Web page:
August: In an attempt to match the star power of the women's tour, the ATP provides a series of photo opportunities. The world's press gathers to see Juan Carlos Ferrero fight a bull (Ferrero beats a "tactical retreat" in the third set), James Blake read a book and young Frenchman Richard Gasquet have his first shave. In other news, the Irish pound dips.
I loved this one. Specially Gasquet's part. Je je. LOL.:D
 

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LOL!!!! Jaden Gil beating the Android on clay! priceless!!!!!! :D :)
 

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Discussion Starter #14
TennisHack said:
My two personal favorites :D



Originally posted by Lleyton's_Chick
May: Rejuvenated by his US Open win, Pete Sampras renews his quest for the French Open. After an encouraging build-up at the Italian Open where he takes several points from Jarkko Nieminen, things go awry for Sampras when he is drawn to play Agassi in the first round of the French. Jaden Gil Agassi wins 6-4, 6-2.

June: After three unsuccessful appearances in the semi-finals, Henman fulfils his destiny at the All England Club by losing the final. Henman denies the weight of public expectation was a factor. "No, no, no, I've never felt pressure here," he says. "I would like to thank the thousands of fans who phoned at 3am asking for tickets or who camped on my front lawn. But, at the end of the day, Gustavo Kuerten was always going to be tough to beat on grass."
Well whaddya know, those are mine too ;) Glad y'all like it :D

Another from the BBC ;)

Henman's Perfect Body
Why Tim's the world's number one!

BBC Sport Academy
January 2003

It's official.
Britain's top tennis player has been rated as the finest around by the Victoria Institute of Sport (VIS). But unfortunately, it's not his ability on the court that has won him the ultimate accolade.
Instead, in-depth scientific research in Australia has shown that Tim has the best physique for tennis among the top players in the world. So why is 'Tiger Tim' better than his opponents?
Just what has the top Brit got that Lleyton Hewitt doesn't?

********
Tim's perfect tennis body




Capriati and Henman came out on top

The physical statistics of 27 male and 20 female players were analysed with Pete Sampras the only other bloke coming close to matching Tim.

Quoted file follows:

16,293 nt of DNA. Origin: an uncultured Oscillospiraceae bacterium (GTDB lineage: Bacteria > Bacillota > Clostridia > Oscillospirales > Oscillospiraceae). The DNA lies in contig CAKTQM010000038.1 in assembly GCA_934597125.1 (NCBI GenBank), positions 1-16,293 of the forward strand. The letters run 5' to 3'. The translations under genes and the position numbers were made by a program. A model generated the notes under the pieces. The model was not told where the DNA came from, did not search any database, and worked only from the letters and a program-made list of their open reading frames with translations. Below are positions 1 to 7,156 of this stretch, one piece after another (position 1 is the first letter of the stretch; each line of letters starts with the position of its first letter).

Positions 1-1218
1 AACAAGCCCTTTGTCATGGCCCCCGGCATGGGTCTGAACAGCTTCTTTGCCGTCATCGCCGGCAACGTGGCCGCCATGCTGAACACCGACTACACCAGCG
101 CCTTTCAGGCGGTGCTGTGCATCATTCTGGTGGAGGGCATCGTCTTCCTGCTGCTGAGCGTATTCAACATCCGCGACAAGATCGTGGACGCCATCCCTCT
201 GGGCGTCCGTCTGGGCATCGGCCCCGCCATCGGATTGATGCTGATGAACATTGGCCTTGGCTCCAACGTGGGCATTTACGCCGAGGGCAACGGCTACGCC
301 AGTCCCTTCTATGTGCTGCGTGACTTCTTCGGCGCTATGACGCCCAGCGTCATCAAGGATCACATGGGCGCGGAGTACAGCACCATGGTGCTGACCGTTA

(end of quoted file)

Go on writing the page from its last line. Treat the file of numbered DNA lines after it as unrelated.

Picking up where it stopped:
Jennifer Capriati showed up as the women's leader.
"Henman has the perfect body for tennis," confirmed Troy Flanagan, the head of sports science at VIS.

"I tapped in the statistics for his height, his body weight and his limb lengths. He came out well clear of any of the other top 40 players on the ATP Tour.

"Based on the physical side of their game, Henman and Jennifer Capriati should be the best players on the circuit."

Having the best body doesn't win you matches though.
"Maybe the problem for Tim is in his mind," Troy said.
"The only person who came close to Henman's score of almost 96% was Sampras - and he shouldn't even be playing tennis.

"In an ideal world he would be an Australian Rules Football player - but that's another story."

********
Helping to choose the right sport

The results of the survey are based on the statistics of
thousands of elite athletes. Among a list of 42 criteria to be examined were: limb length, ability to use oxygen, flexibility and genetic factors.

The in-depth program is used to calculate which sports kids are best suited to.

It told ACT Brumbies and Australia flanker George Smith to try his hand at rugby union and Brett Lee to give cricket a whirl.
But, like all things mechanical, the magic computer has dealt its fair share of no-balls.

Take world number one tennis star Lleyton Hewitt for example.
It appears he has been wasting his time jet-setting around the tennis circuit all these years.

With a match-up just shy of 100%, Hewitt could have been giving Tim Montgomery a run for his money as a champion sprinter instead.

Conversely, his suitability to tennis rating is a feeble 2.9%.

********
Amazingly, none of the athletes studied were best suited to tennis. Even Henman only recorded his own game as his second best sport - after volleyball.

Other interesting parallels see Andre Agassi as the perfect footballer [soccer player] and Greg Rusedski as a world class rower.

Women's star Amanda Coetzer goes down as a potential body building legend.

With Bells Beach within serving distance from Melbourne Park, it also declares Sebastien Grosjean as a natural surfer.
His rating was 98% - even higher than three-time professional world surfing champion Tom Curren.

And Martina Hingis could possibly have made a splash in another sport - she has a 98% rating as an Olympic swimmer.
It also seems bizarre that Elena Baltacha looked so lost in her first-round defeat at the Australian Open.

The British number one has the perfect physique for orienteering.
So why do the likes of Hewitt and Coetzer have such high ratings as sprinters and body builders - and yet such poor ratings when it comes to tennis?

"If you are not the normal height and weight of a tennis player, you need to have the physical capacity to make up for it," added Flanagan.

"What Hewitt lacks in height and weight, he makes up for in speed.

"But he is not a natural tennis player like Henman."

Surely the world rankings can't be wrong?

********
Suitability to tennis: Top 5 men
Tim Henman: 95.8%
Pete Sampras: 94.1%
Michael Chang: 81%
Marcelo Rios: 86.8%
Andy Roddick: 77.6%

Suitability to tennis: Top 5 women
Jennifer Capriati: 95.9%
Martina Hingis: 94.6%
Chanda Rubin: 81.3%
Justine Henin-Hardenne: 73%
Elena Baltacha: 72%

What sport should they be playing?
Tim Henman: Volleyball
Lleyton Hewitt: Sprinting
Andre Agassi: Football [soccer]
Pete Sampras: Australian Rules football
Greg Rusedski: Rowing
Serena Williams: Netball
Venus Williams: Lacrosse
Anna Kournikova: Badminton
Elena Baltacha: Orienteering